Brook Trout Fishing
Brook trout are common in a wide area of eastern North America, usually living in small streams, lakes, creeks, and also spring pools.In some areas of the country the brook trout is referred to as either a speckled trout or a square tail. An interesting fact about the brook trout is that it is not actually a trout at all, brook trout are actually a char. Even thought the brook trout is not technically a trout, it is a favored catch when fishing for trout.
Brook trout are popular game fish and a prime target for fly fishermen. There are a fewer number of brook trout than many other species of trout which has led many fishermen who target brook trout also practice catch and release. In many states where the brook trout is native the fish and game have been actively working towards restoring creeks and streams to brook trout habitat.
The world angling record for the largest brook trout was set in July 1915, and the fish was 31 inches long.
Brook trout are some of the more “wild” varieties, leading to some interesting points that should help you locate more fish.
- Brook trout require more oxygen then a majority of other trout. Because of this brook trout favor clear moving water.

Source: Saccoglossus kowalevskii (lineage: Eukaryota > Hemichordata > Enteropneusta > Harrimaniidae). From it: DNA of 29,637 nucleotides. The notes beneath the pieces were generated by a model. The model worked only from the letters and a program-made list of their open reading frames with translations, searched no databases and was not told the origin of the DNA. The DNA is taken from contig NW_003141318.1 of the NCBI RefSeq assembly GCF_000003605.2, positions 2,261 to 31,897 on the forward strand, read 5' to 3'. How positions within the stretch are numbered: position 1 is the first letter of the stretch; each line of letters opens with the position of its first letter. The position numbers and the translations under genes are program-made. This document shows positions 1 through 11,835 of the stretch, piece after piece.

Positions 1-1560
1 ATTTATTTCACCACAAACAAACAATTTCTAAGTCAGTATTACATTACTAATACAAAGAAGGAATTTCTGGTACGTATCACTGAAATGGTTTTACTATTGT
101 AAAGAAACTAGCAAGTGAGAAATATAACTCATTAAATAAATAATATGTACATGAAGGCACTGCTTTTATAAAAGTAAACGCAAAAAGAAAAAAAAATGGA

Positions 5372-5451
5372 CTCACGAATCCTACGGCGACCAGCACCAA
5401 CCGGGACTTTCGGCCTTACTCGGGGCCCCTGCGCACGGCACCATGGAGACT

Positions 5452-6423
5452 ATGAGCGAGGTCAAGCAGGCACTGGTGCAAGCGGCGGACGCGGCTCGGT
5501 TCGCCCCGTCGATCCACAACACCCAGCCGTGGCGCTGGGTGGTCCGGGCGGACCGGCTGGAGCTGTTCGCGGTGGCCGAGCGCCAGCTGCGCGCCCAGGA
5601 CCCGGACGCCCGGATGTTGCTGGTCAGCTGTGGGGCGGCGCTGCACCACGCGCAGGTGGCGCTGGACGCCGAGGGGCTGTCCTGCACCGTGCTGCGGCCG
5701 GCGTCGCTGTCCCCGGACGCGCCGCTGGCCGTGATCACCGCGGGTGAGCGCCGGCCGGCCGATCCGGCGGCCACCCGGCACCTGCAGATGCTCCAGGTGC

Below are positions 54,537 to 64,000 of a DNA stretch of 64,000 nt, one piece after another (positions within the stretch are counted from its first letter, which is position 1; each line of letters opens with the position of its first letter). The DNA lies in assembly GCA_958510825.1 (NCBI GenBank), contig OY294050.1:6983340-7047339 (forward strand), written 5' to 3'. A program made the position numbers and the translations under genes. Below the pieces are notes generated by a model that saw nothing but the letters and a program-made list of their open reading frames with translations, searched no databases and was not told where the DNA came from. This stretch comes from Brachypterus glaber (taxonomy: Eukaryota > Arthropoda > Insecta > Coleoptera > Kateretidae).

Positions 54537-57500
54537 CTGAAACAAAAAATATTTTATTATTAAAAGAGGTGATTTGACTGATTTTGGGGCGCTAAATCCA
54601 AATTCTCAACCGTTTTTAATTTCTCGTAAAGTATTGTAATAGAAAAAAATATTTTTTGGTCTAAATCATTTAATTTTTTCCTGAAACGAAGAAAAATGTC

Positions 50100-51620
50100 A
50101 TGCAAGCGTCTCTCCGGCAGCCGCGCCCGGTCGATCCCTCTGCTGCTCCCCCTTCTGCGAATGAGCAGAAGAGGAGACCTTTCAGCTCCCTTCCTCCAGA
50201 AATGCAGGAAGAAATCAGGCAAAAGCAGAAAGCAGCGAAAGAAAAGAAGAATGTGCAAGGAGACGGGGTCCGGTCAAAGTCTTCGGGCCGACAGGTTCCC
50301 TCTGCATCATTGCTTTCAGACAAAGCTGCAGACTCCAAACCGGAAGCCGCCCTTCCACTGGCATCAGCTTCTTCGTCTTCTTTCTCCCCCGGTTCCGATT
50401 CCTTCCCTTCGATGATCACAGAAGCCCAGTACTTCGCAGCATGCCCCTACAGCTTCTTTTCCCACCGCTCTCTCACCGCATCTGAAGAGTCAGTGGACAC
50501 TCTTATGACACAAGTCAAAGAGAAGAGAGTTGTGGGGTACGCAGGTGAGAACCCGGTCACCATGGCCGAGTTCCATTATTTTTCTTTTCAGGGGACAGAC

- Brook trout require a water temperature no warmer than 55 degrees, however brook trout prefer water below 50 degrees. Because of this brook trout will often swim up and down rivers throughout the year seeking a favored temperature.
- During the spring brook trout can be found in any section of river with rapids of a strong current.
- During the summer the water begins to warm, and brook trout seek cooler water temperatures. locate a cool water source and you will likely find brook trout.
- Brook trout favor eating small insects more frequently than many other types of trout, one of the reasons that brook trout is a favored sports fish for fly fisherman.
There are also a few basics that can be included when fishing for any trout.
- Use small hooks size #8 or smaller.
- Trout have great eye sight, use a thin monofilament line, no heavier than 6 pound test.
- Use an ultra light fishing rod, and reel.
- Include split shot weights in your tackle. These can be great for controlling the rate of drift, if any, that you want your bait to flow at.
- Rub your hands on grass, this simple act will reduce the “human contamination” to your bait, and drastically increase bites.
Brook trout like any sports fish should be treated with care, if you are not planning on keeping the fish it is best to not take it out of the water at all… and certainly, please, do not handle brook trout with dry hands, doing so puts the fish at risk of an infection that can kill it. Brook trout are an example of the necessity of responsible fishing and a healthy catch and release program. Please only keep what you plan on eating.